Should the word "failure" be used in education?

        One of the worst fears of a student, besides being called into the Principal’s office, is arguably the word “failure”, marked in stark red at the top of a test, like a fire-hot brand pointing accusingly at him or her. This seemingly tortuous word is employed in a few ways within the education system - it may be used as a concept to reflect the academic performance of a student, to grade a physical assignment or test, and even as a spoken criticism used by teachers on under performing students. Education’s purpose, broadly speaking, is to transfer knowledge to students, and a means to gauge the degree to which the student has gained knowledge is through these tests and assignments. The use of this term is important, nonetheless, as part of education - it is important as a grading standard to both students and the school, and also serves as a means for students to improve. Its eradication then, loses its benefits and also creates new problems for education systems.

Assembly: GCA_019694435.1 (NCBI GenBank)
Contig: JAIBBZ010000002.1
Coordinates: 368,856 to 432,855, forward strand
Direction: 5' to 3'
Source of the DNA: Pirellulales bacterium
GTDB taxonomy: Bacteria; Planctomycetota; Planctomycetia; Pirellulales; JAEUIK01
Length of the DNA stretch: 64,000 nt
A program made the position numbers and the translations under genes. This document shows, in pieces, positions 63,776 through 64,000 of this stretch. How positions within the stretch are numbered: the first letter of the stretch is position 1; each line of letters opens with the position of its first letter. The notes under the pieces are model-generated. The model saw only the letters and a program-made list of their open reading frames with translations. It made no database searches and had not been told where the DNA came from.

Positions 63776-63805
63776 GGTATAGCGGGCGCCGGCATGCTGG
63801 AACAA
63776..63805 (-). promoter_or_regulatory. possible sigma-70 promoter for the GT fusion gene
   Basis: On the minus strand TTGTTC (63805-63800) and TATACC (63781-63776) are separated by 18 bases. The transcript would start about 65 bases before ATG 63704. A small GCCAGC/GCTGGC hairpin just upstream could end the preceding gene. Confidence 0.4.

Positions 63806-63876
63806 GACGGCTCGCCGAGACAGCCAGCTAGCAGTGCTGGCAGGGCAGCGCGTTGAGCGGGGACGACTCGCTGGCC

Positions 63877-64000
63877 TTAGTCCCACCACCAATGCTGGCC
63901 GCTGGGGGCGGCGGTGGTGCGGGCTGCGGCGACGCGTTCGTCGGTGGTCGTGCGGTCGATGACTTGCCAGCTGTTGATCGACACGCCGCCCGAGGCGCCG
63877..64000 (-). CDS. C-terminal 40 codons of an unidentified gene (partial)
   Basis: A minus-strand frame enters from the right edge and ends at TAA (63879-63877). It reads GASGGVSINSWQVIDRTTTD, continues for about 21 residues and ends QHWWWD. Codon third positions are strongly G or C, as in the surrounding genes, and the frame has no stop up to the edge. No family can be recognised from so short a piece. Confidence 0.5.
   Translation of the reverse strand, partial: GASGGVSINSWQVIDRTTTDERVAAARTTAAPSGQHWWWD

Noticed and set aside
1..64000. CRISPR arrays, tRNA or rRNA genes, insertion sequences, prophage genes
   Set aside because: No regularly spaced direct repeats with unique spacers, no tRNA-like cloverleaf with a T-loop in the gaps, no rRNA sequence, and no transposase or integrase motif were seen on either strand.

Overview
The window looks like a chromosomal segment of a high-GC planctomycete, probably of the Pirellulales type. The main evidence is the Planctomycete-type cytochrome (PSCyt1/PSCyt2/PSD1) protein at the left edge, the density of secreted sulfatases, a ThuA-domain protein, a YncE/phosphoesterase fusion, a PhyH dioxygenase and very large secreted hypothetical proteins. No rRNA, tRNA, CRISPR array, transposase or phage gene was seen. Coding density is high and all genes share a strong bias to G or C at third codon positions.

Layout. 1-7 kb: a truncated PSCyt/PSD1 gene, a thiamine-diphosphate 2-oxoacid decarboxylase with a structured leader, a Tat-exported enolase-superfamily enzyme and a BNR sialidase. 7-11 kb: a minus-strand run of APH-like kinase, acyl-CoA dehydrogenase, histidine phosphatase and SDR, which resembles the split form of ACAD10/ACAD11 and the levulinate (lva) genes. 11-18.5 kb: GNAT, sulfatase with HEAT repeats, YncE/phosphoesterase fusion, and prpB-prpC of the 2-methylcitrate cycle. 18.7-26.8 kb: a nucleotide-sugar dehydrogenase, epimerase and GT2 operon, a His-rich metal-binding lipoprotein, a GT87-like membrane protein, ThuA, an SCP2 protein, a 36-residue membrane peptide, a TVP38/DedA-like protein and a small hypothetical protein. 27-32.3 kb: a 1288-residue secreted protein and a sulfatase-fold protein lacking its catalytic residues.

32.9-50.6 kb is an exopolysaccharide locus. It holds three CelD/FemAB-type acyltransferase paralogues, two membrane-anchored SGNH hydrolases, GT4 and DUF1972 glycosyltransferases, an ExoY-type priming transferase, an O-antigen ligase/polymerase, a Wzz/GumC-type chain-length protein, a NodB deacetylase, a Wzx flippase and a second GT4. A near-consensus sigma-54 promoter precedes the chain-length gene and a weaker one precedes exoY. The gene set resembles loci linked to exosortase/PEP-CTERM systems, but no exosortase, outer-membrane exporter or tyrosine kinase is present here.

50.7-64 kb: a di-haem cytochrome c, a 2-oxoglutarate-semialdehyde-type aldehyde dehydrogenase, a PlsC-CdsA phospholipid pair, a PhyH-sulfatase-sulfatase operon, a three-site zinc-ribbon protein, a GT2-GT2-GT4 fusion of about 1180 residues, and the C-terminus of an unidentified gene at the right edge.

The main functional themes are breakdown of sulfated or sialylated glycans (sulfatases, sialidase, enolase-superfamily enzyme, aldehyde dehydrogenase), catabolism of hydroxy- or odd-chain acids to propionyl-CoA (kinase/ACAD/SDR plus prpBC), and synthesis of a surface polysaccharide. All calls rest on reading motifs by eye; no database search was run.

Opponents of the term’s use would claim that its use as a concept is unfair, because there have been many instances where children have been cast aside as “failures”, though they grow up to succeed eventually. However, the concept of failure is an important one because it is an invariable constant in everyone’s lives - teaching children of it and getting them to experience it is the first step to exposing them to the real world, as one cannot hope to succeed in all their endeavours. Having said this, education which intends to teach students more than just facts but also skills, should incorporate skills such as the ability to deal with these failures in life. The blow to students whenever they encounter failure increases with time, because stakes increase - not only is a matter of a single assignment, but also rejection from job interviews, relationships and the like. Besides, the concept of failure does not vanish merely because the word is used - rather failure is something that permeates through all things competitive. Instead of fearing the word “failure”, the grade “E” becomes the replacement for it, which covertly refers to the failure of the student in that test. Having understood that failure cannot be avoided throughout life, dealing with it head-on by introducing the concept openly to students will teach students to confront their fears, and to improve themselves to prevent another “failure”. The concept of failure is something that must be embraced by students as life’s constant, and they must learn to deal with it appropriately - education cannot seek to hide these important concepts of life from students if it is to achieve its goals of transferring knowledge.